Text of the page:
l. Use collaborative, cooperative talk to create and maintain relationships. The process of. communication, not its content, is the heart of relationships.

2. Avoid criticizing, outdoing, or putting others down; i[ criticism is necessary, make it gen- tle: never exclude others.

3. Pay attention to others and to relationships; interpret and respond to others’ leelings sensitively.

These basic understandings of communication echo and reinforce other aspects of feminine so- cialization. Girls’ games stress cooperation, col- laboration, and sensitivity to others’feelings. Also notice the focus on process encouraged in girls’ games. Rather than interacting to achieve some outcome, girls learn that communication itself is the goal. Whereas boys Iearn they have to do something to be valuable, the lesson for girls is to be. Their worth depends on being good people, which is defined by being cooperative, inclusive, and sensitive. The lessons of child’s play are car- ried forward. In fact, the basic rules of communi- cation that adult women and men employ turn out to be only refined and elaborated versions of the very same ones evident in girls’ and boys’ childhood games.

lulia T. Wood, 21

Gendered Communication Practices

ln her popular book, You Just Dotr’t lJnderstand: Women and Men in Communication, linguist Debo- rah Tannen (1990b, p. 42) declares that ‘commu-

nication between men and women can be like cross cultural communication, prey to a clash of conversational styles.” Her study of men’s and women’s talk led her to identify distinctions be- tween the speech communities typical of women and men. Not surprisingly, Tannen traces gen- dered communication patterns to differences in boys’ and girls’ communication with parents and peers. Like other scholars (Bate, 1988; Hall & Langellier, 1988; Kramarae, l98l; Treichler & Kramarae, 1983; Wood, I993a), Tannen believes that women and men typically engage in dis- tinctive styles of communication with different purposes, rules, and understandings of how to interpret talk. We will consider features of wom- en’s and men’s speech identified by a number of researchers. As we do, we will discover some of the complications that arise when men and women operate by different rules in conversations with each other.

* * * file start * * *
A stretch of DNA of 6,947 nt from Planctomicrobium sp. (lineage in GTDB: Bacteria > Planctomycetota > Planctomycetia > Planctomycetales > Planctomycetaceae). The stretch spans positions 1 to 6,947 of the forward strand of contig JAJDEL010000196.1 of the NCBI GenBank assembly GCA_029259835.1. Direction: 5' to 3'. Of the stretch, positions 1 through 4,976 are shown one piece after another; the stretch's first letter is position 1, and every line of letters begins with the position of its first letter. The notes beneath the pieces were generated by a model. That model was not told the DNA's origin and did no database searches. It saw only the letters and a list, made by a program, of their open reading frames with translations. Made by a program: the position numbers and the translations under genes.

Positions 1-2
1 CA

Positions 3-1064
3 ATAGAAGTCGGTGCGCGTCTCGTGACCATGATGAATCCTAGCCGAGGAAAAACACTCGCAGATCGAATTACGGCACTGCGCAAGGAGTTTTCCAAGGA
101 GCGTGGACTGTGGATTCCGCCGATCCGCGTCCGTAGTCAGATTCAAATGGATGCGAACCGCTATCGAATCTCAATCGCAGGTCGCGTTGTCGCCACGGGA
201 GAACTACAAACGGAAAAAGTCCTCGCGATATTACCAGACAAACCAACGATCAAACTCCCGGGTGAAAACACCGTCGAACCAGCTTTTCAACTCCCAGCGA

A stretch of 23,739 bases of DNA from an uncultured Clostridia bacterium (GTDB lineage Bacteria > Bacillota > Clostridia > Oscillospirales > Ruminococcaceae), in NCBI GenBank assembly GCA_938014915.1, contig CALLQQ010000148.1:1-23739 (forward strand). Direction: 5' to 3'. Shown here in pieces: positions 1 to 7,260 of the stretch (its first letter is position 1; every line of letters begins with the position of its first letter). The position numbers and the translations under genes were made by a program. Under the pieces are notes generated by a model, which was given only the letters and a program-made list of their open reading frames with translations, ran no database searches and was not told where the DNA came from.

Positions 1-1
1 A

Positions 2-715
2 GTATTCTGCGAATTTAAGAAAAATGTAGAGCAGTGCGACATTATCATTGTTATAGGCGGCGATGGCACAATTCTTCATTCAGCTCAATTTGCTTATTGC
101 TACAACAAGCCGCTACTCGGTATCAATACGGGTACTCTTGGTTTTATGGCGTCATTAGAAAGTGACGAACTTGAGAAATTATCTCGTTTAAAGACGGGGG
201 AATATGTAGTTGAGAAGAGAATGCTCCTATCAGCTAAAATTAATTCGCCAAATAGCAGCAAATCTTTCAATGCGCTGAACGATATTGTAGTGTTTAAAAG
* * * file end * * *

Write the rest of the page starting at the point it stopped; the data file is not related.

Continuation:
Women’s Speech

For most women, communication is a primary way to establish and maintain relationships with others. They engage in conversation to share themselves and to learn about others. This is an important point: For women, talk is the essence of relationships. Consistent with this primary goal, women’s speech tends to display identifiable features that foster connections, support, close- ness, and understanding.

Equality between people is generally important in women’s communication (Aries, 1987). To achieve symmetry, women often match experi- ences to indicate “You’re not alone in how you

22 Gendered Interaction: Masculine and Feminine styles oJ verbal communication

feel.” Typical ways to communicate equality would be saying, “l’ve done the same thing many times,” “l’ve felt the same way,” or “something Iike that happened to me too and 1 felt like you do.” Growing out of the quest for equality is a par- ticipatory mode of interaction in which commu- nicators respond to and build on each other’s ideas in the process of conversing (Hall 6l L-angel- lier, 1988). Rather than a rigid you-tell-your-ideas- then-l’ll-tell-mine sequence, women’s speech more characteristically follows an interactive pat- tern in which different voices weave together to create conversatrons.

Also important in women’s speech is showing support for others. To demonstrate support, women often express understanding and sympa- thy with a friend’s situation or feelings. “Oh, you must feel terrible,” “I really hear what you are say- ing,” or “I think you did the right thing” are com- municative clues that we understand and support how another feels. Related to these first two fea- tures is women’s typical attention to the relation- ship level of communication (Wood, I993a, f 993b; Wood & Inman, 1993). You will recall that the relationship level of talk focuses on feel- ings and the relationship between communicators rather than on the content of messages. In con- versations between women, it is common to hear a number of questions that probe for greater un- derstanding of feelings and perceptions surround- ing the subject oftalk (Beck, 1988, p. 104; Tannen, 1990b). “Tell me more about what happened,” “How did you feel when it occurred?” “Do you think it was deliberate?” “How does this fit into the overall relationship?” are probes that help a listener understand a speaker’s perspective. The content of talk is dealt with, but usually not with- out serious attention to the feelings involved.

A fourth feature of women’s speech style is conversational “maintenance work” (Beck, I988; Fishman. 1978). This involves efforts to sustain conversation by inviting others to speak and by prompting them to elaborate their experiences.